The State Duma proposed to abandon metal rubles. It is more expensive to make them than paper ones – the cost of minting one coin is much higher than its face value. In the Central Bank, however.
they want to print more “trifles” – they are still in use, but they end up in piggy banks, and there is not enough of them. Do we need metallic money, what place do they occupy in cash payments and does it make sense to refuse them, Investee found out.
Cash payments are gradually but steadily becoming exotic.
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Nevertheless, “cash” still has not been canceled. Moreover, they plan to print more small money. In
At the same time, according to the regulator, the Russians are 1.5 times more provided with coins than the Europeans. In 2020 alone, the money supply in Russia was replenished with 1 billion new coins.
i.e. in terms of each inhabitant, nine coins were issued. In total, there are about 70 billion coins in circulation in the amount of 113 billion rubles. Since 2018, the Bank of Russia has stopped issuing coins of kopeck denominations: 1, 5, 10 and 50 kopecks.
“10 kopeck coins are in the lead, although no one pays with them anymore, followed by coins with a denomination of 1 ruble. Citizens in their hands in piggy banks most often leave 10-, 5-ruble coins. Receiving them for change.
their further wearing is difficult. So, in a liter jar, you can accumulate coins for about 7 thousand rubles. And retail chains are completely reluctant to accept payment in coins, ”says Maya Dubrovnik, professor at the Department of Economic Theory at the Russian University of Economics. G.V. Plekhanov.
Gets up in the kopeck
On the one hand, the printing of new money seems logical: the lion’s share of cash payments in Russia falls on banknotes of small denominations. Digital payments help with larger purchases.
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But as for the “iron” trivia, there are proposals to refuse it all the same. Therefore, it is necessary to replace metal money with paper money – it is cheaper to produce them.
“Coins use valuable and non-ferrous metals, so the cost of minting a coin in comparison with the face value sharply exceeds the latter: 1 kopeck – 450% of the face value, 1 ruble – 60%, 2 rubles – 45%, 5 rubles – 20%. It is necessary to take into account the transportation of coins, payment of collectors, and so on,” explains Maya Dubrovnik.
The question of convenience also matters: a trifle takes up a certain weight and volume in wallets, plus it takes time to search for coins when paying for goods. Finally, it is unhygienic – metal money has always been considered a carrier of infections, which is important to keep in mind in the context of the coronavirus pandemic, which, by the way, also applies to paper money, notes Dmitry Palov, chairman of the St. Petersburg regional organization Delovaya Rosia.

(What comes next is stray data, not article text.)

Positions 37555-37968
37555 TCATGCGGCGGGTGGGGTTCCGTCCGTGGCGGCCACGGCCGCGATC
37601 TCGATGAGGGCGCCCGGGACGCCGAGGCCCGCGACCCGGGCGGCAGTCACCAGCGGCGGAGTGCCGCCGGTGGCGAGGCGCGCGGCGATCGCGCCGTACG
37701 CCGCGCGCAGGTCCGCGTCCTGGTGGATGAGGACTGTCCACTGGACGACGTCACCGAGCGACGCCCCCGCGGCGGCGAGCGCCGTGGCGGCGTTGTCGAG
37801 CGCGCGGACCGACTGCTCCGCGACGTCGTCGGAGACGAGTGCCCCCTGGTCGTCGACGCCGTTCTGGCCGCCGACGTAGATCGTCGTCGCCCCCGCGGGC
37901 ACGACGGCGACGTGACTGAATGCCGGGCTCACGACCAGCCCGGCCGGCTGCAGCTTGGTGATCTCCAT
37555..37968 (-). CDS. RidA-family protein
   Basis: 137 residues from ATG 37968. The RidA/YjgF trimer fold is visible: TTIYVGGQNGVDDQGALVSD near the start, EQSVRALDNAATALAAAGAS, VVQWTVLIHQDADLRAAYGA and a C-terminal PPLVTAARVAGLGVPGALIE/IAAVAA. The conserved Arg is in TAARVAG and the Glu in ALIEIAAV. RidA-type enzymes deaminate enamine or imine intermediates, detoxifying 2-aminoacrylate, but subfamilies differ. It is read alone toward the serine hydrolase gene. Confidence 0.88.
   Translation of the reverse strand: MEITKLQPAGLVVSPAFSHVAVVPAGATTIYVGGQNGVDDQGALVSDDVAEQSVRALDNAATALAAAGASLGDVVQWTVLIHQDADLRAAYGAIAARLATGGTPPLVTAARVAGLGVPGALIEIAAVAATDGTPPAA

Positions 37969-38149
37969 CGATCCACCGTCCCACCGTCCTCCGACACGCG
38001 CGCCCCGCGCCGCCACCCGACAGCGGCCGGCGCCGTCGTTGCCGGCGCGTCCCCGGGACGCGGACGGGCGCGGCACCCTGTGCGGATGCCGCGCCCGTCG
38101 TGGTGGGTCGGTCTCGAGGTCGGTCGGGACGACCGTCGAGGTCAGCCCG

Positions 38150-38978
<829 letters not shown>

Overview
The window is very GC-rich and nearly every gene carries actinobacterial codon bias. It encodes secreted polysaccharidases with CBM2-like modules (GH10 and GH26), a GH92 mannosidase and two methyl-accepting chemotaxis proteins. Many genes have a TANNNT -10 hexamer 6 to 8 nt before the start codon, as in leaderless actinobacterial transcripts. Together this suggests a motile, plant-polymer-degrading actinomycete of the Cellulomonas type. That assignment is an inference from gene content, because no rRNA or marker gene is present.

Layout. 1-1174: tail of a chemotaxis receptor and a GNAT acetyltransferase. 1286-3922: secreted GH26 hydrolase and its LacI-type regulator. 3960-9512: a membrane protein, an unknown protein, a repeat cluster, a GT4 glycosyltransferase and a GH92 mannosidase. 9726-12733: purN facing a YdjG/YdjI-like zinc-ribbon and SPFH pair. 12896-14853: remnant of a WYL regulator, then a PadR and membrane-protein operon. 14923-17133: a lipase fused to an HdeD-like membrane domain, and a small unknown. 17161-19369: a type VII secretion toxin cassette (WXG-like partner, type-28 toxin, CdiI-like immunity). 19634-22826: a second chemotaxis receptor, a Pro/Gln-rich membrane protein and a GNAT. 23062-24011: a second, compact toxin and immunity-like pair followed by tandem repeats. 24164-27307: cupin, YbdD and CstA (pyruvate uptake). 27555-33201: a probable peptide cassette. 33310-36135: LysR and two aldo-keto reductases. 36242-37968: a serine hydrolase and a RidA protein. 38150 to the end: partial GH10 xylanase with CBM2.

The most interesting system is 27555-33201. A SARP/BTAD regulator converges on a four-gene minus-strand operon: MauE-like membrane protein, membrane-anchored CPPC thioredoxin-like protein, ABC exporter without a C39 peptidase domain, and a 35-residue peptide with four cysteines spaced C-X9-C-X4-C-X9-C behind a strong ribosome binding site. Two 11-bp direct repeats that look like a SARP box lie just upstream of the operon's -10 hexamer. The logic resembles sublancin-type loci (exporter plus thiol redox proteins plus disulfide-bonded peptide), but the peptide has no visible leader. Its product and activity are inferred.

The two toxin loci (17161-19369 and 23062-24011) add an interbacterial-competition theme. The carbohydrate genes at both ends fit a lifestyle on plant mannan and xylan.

Not so fast
However, it is too early to talk about the complete and imminent rejection of “iron” money. They are often used for small payments, charitable purposes, payment at vending machines.
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“It is unlikely that it will be possible to abandon metal money in the next five years: there are still many remote villages and towns in Russia, for example.
in Siberia and the Far East, where there are no ATMs and shops do not use any means for online payments. If we go for a quick cessation of the use of metallic money, rural residents will have difficulty paying for food and household goods, ”notes economist Leonid Khazanov.
At the same time, the use of metallic money is applicable only at non-round prices for goods or services. Otherwise, the rejection of them can cost a pretty penny.
“One of the consequences is a possible increase in the cost of goods and services, rounded up. The obvious consequence of rising prices will be an acceleration of inflation, an increase in the cost of the consumer basket and the cost of living. There are many risk areas in the Russian economy that could be affected by the withdrawal of metallic money from circulation,” points out Grigori Pakhomov, strategic development consultant at the Capital of the Regions CPC.
Another thing is that, despite the objective difficulties, the digital transition will still take place. Ultimately, although not in the short term, not only metal money, but also paper notes will disappear from circulation.
Now paper notes and coins provide a transitional period while the use of cashless payments and cryptocurrencies expands. At some point, the world will begin to massively use digital money, they do not require the cost of issuing and servicing the money supply, they can be easily controlled, ”says Anton Primakov, Executive Director of Slick Jump.
The Central Bank has already decided on the format for introducing the digital ruble as a new form of money. It is assumed that this will be the third form of currency along with cash and non-cash money, which are stored in bank accounts.
The regulator itself plans to issue a new type of ruble, and it will be stored in the form of a digital code in the electronic wallet of the Central Bank. At the same time, commercial credit organizations will open wallets and conduct financial transactions with electronic money. Clients will have access to a single digital wallet based on the Central Bank through each of the banks in which it is serviced.